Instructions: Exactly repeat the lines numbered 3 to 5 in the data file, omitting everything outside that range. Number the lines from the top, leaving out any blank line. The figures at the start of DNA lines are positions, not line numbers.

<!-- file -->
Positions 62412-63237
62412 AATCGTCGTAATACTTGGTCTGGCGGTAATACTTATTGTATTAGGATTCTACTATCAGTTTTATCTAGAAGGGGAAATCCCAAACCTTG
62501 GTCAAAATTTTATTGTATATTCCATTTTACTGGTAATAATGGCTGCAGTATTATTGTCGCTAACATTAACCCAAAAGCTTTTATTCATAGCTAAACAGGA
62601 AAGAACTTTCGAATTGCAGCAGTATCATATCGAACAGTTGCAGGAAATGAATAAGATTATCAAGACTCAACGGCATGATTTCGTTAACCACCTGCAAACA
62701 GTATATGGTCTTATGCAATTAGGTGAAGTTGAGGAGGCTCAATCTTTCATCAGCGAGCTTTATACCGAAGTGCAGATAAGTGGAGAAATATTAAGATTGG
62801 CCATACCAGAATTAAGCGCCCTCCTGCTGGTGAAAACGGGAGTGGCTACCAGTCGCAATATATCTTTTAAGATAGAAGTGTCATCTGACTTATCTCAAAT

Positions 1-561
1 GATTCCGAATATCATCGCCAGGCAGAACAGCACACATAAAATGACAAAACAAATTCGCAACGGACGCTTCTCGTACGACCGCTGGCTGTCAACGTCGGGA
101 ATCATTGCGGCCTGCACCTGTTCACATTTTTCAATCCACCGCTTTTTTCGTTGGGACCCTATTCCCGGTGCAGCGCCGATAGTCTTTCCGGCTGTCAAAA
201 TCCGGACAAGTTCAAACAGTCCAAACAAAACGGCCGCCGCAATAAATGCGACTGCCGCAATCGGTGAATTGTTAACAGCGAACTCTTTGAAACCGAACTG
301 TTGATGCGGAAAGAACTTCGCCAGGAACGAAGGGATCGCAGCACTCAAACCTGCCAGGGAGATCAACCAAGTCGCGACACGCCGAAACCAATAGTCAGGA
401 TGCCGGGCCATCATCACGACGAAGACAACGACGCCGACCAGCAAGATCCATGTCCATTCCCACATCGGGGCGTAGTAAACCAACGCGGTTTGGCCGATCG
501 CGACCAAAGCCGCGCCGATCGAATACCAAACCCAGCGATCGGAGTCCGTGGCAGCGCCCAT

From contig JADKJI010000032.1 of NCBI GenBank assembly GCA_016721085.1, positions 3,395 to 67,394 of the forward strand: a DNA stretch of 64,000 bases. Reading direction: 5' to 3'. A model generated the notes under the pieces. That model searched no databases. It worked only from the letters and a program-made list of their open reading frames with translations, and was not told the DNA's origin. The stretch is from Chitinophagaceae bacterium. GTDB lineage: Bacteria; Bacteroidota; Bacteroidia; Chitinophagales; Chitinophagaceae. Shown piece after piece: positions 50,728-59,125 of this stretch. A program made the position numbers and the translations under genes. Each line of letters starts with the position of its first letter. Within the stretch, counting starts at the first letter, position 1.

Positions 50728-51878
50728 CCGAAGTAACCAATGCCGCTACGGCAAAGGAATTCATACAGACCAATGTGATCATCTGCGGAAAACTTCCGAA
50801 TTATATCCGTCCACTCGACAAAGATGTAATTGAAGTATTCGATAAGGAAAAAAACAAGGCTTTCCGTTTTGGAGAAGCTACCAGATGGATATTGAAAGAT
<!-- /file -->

62501 GTCAAAATTTTATTGTATATTCCATTTTACTGGTAATAATGGCTGCAGTATTATTGTCGCTAACATTAACCCAAAAGCTTTTATTCATAGCTAAACAGGA
62601 AAGAACTTTCGAATTGCAGCAGTATCATATCGAACAGTTGCAGGAAATGAATAAGATTATCAAGACTCAACGGCATGATTTCGTTAACCACCTGCAAACA
62701 GTATATGGTCTTATGCAATTAGGTGAAGTTGAGGAGGCTCAATCTTTCATCAGCGAGCTTTATACCGAAGTGCAGATAAGTGGAGAAATATTAAGATTGG